Meanwhile at home János Lázár used the strongest language against Germany’s behavior, which he found to be “beyond words.” It is Germany that is opening and closing the doors of Keleti (Eastern Station) with its irresponsible statements about accepting Syrian refugees.

It was only a couple of months ago that we heard that Hungary’s foreign policy is anchored in the excellent relationship between Hungary and Germany. Moreover, Hungary is heavily dependent economically on Germany. Is it worth attacking the strongest power in the European Union for the sake of playing the role of Defender of the Faith and Europe?

Viktor Orbán has managed to maneuver Hungary into an untenable position. The country’s reputation is in tatters. Finally the whole world can see what kind of a country Viktor Orbán and his fellow Fidesz politicians have created in the last five years. I’m sure that a lot of people thought that the opposition parties and commentators critical of Orbán’s regime were exaggerating. They kept saying: “But Hungary is still a democracy.” The democratic features of the Orbán regime, however, are only skin deep, beneath which one can find many features reminiscent of Mussolini’s Italy.

The Orbán government is at a loss: Which way to turn?

Today even Válasz had to admit that the Hungarian government’s PR stunt that followed the less than successful Merkel-Orbán meeting was a mistake. Referring to the false news about mega-investment,” Valóság, after an earlier glowing report, had to retreat and acknowledge that “there is no BMW, there is no new Mercedes factory and Fidesz doesn’t seem to be successful in the RTL Klub affair either. This wouldn’t be drama if the government had the guts to deny Vs.hu‘s news. But now we do have a small drama.”

I don’t know whether we can call it a drama, but that the Hungarian government’s already tarnished reputation now has an ugly rusty spot as well, that’s for sure. AFP picked up the news about the gigantic German investments that were agreed on during the meeting between the German chancellor and the Hungarian prime minister, but unlike András Kósa, the author of the Vs.hu article, AFP, before publishing the article, did go to the “spokesman for the Hungarian government [who] declined to comment.” Not did the spokesman not deny the story, as Válasz would have suggested, but he purposely spread the disinformation. That leaves me to believe that this PR stunt was concocted by the large communication team around the prime minister’s office.

What can one say about a government that engages in such cheap tricks? Keep in mind that the team around Viktor Orbán was handpicked by the prime minister himself. The members of this team are the ones who manage “communication,” which seems to be the most important aspect of politics for Viktor Orbán. He is like a salesman who has only one goal: to sell his wares regardless of their value or even utility.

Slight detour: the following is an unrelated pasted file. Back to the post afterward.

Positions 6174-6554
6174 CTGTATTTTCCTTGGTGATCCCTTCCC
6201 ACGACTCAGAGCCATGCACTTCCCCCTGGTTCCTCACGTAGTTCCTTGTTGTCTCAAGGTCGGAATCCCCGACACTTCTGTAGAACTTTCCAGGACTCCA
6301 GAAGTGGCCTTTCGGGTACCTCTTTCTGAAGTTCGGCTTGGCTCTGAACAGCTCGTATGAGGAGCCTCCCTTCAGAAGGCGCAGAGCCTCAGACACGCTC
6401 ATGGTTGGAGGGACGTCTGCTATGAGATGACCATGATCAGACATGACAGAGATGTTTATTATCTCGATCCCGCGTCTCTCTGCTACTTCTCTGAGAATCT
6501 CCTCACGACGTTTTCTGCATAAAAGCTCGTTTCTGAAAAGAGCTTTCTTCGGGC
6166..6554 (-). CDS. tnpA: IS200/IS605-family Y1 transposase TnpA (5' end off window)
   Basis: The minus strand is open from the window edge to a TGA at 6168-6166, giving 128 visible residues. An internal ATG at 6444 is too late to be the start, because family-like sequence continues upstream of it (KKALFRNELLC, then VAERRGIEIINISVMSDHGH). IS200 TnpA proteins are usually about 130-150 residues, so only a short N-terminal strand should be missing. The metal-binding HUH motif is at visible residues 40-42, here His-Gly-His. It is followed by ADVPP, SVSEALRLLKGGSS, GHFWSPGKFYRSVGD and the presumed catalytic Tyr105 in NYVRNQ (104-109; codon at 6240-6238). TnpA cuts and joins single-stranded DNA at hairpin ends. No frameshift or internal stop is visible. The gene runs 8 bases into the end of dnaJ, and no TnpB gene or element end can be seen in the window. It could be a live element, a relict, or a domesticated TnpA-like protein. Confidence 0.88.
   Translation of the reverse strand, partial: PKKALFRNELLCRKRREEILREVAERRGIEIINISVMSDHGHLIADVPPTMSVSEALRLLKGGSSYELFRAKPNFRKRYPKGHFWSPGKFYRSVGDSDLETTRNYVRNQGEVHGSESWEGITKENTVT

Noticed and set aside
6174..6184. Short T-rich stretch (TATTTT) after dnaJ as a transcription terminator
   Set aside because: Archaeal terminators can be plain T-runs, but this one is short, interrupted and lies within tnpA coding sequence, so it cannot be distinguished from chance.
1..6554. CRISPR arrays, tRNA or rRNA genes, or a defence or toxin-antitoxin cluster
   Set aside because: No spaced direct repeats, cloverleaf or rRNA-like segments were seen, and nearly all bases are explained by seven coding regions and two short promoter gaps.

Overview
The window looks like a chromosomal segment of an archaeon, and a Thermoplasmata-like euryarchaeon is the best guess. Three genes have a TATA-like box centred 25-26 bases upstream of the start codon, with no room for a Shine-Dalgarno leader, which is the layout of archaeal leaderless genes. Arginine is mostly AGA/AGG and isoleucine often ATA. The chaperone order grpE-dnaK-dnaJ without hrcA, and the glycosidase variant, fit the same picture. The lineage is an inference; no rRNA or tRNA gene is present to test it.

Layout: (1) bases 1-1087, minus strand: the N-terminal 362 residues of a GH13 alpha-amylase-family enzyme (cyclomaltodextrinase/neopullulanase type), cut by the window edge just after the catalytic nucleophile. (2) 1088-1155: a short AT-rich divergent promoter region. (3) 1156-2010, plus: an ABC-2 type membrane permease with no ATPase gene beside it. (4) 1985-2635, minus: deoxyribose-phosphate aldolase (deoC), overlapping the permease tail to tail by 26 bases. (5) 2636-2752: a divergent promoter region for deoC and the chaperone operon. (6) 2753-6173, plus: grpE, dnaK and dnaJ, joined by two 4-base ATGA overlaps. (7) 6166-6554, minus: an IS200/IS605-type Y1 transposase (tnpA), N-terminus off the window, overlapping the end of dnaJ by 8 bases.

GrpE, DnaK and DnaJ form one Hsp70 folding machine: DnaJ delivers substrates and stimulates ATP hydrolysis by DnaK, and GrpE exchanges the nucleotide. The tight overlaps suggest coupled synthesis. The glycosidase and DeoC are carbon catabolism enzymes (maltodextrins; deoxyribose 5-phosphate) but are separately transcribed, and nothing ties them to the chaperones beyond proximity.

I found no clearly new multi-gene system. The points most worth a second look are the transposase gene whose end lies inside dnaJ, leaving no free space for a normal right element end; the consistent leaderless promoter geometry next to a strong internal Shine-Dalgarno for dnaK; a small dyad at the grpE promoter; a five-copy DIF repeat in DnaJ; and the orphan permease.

What were these communication wizards thinking? Surely they had to realize that sooner or later reporters will ask these companies about their alleged plans and the truth will be revealed. Indeed, Mercedes and BMW have already denied the leaked information about their plans to build factories in Hungary, and this morning we learned from the Siemens spokesman that Siemens is no longer active in industries connected to nuclear energy and therefore the news about their involvement with the Paks Nuclear Power Plant is untrue. As far as the helicopters are concerned, apparently no decision has been made. It is possible that after the meeting Airbus, the French-German company reported to have won the contract, might not be the favorite.

I can only hope that the story of this ruse will reach Angela Merkel’s office, not that I have any doubt about her assessment of the Hungarian prime minister’s character. In any case, the Orbán government’s courting of Germany as a counterbalance to the United States did not work out to Orbán’s satisfaction. Of course, he himself is partly to blame for the fiasco with his public defense of “illiberal democracy.” Even Gábor G. Fodor, a right-wing “strategic director” of Századvég, a Fidesz think tank, said that Viktor Orbán made a mistake when he openly defended his vision of “illiberal democracy.” In fact, he went so far as to say that “this debate cannot be won,” especially not before a western audience. If this absolutely devoted Orbán fan considers the prime minister’s defense of his ideology to have been a mistake, then, believe me, the mistake was a big one.